Police in Aurora, Colo., searching for suspected bank robbers stopped every car at an intersection, handcuffed all the adults and searched the cars, one of which they believed was carrying the suspect.
Police said they had received what they called a "reliable" tip that the culprit in an armed robbery at a Wells Fargo bank committed earlier was stopped at the red light.
"We didn't have a description, didn't know race or gender or anything, so a split-second decision was made to stop all the cars at that intersection, and search for the armed robber," Aurora police Officer Frank Fania told ABC News.
Officers barricaded the area, halting 19 cars.
"Cops came in from every direction and just threw their car in front of my car," Sonya Romero, one of the drivers who was handcuffed, told ABC News affiliate KMGH-TV in Denver.
From there, the police went from car to car, removing the passengers and handcuffing the adults.
"Most of the adults were handcuffed, then were told what was going on and were asked for permission to search the car," Fania said. "They all granted permission, and once nothing was found in their cars, they were un-handcuffed."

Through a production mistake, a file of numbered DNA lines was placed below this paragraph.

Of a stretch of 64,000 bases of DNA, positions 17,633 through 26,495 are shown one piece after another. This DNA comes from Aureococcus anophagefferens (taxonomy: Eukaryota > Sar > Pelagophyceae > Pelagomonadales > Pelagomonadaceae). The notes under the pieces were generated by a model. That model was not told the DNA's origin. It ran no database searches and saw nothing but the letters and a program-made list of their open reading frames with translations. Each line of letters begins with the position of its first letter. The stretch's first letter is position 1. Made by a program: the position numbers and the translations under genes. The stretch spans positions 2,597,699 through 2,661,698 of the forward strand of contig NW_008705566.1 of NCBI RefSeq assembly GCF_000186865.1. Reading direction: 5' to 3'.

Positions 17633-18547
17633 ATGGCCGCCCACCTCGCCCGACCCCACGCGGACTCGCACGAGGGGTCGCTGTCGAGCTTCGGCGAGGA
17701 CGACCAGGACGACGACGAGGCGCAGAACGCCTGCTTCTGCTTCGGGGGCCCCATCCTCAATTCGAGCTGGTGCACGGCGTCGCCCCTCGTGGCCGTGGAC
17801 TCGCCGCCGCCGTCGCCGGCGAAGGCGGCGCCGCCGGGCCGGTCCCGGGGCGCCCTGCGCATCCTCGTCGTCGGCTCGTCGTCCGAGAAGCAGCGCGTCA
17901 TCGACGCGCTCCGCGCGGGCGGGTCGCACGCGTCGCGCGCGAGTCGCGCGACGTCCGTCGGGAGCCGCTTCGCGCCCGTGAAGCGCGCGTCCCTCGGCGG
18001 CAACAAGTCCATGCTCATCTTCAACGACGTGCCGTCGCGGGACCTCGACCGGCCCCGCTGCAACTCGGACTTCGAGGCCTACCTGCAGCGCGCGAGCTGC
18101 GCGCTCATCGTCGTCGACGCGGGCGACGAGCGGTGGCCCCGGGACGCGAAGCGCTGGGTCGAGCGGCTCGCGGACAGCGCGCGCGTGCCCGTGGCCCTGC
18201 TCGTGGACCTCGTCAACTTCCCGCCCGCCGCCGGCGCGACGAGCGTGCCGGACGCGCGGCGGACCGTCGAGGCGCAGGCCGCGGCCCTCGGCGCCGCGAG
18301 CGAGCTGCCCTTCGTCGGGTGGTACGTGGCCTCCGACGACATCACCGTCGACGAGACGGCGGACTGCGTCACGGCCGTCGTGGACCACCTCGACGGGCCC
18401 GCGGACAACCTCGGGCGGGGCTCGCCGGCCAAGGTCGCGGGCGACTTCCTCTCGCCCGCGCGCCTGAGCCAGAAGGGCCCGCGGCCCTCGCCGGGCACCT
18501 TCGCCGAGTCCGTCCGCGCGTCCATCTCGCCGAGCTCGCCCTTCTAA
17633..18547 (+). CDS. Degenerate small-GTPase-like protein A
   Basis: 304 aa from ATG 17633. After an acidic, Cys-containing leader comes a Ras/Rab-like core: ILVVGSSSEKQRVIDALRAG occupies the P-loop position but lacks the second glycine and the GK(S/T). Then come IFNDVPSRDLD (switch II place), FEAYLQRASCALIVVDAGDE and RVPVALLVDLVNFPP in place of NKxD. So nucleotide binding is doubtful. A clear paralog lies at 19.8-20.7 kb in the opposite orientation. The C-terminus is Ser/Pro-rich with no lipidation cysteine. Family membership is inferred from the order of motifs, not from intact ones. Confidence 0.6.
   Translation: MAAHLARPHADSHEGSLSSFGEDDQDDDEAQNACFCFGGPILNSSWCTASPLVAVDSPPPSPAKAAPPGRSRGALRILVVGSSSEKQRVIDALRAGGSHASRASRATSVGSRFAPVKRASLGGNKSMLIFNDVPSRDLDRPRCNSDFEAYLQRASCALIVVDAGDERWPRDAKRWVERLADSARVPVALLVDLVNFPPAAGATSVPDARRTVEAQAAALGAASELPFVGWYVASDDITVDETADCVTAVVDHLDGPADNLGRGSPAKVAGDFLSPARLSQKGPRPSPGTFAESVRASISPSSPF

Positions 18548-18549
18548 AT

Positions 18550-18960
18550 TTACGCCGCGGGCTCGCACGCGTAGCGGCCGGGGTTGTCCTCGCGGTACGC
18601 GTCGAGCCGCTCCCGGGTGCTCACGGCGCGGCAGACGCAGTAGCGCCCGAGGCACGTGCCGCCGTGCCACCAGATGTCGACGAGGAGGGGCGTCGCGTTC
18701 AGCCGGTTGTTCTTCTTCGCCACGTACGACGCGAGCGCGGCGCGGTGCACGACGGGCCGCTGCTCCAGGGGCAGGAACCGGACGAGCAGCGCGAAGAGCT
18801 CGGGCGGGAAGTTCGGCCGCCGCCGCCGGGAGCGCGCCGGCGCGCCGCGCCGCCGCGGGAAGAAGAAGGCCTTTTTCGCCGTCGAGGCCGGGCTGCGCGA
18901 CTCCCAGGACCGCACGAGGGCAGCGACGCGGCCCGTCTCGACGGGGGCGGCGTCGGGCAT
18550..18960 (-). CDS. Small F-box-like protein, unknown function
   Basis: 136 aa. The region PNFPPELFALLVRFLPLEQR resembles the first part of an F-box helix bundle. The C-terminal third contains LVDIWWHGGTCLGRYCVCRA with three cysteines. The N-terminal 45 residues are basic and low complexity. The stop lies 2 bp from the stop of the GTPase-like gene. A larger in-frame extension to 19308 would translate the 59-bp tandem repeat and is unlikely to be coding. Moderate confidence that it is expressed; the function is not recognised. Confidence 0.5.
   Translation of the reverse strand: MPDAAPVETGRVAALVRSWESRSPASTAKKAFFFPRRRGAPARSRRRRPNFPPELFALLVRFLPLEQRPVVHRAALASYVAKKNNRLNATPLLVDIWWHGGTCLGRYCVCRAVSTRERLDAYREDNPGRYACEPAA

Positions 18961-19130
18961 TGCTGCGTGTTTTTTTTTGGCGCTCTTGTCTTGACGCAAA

The search lasted between an hour and a half and two hours, and it wasn't until the final car was searched that police apprehended the suspect.
"Once officers got to his car, they found evidence that he was who they were looking for," Fania said. "When they searched the car, they found two loaded firearms."
The actions of the police have been met with some criticism, but Fania said this was a unique situation that required an unusual response.
"It's hard to say what normal is in a situation like this when you haven't dealt with a situation like this," Fania said. "The result of the whole ordeal is that it paid off. We have arrested and charged a suspect."
The other people who had been held at the intersection were allowed to leave once the suspect was apprehended.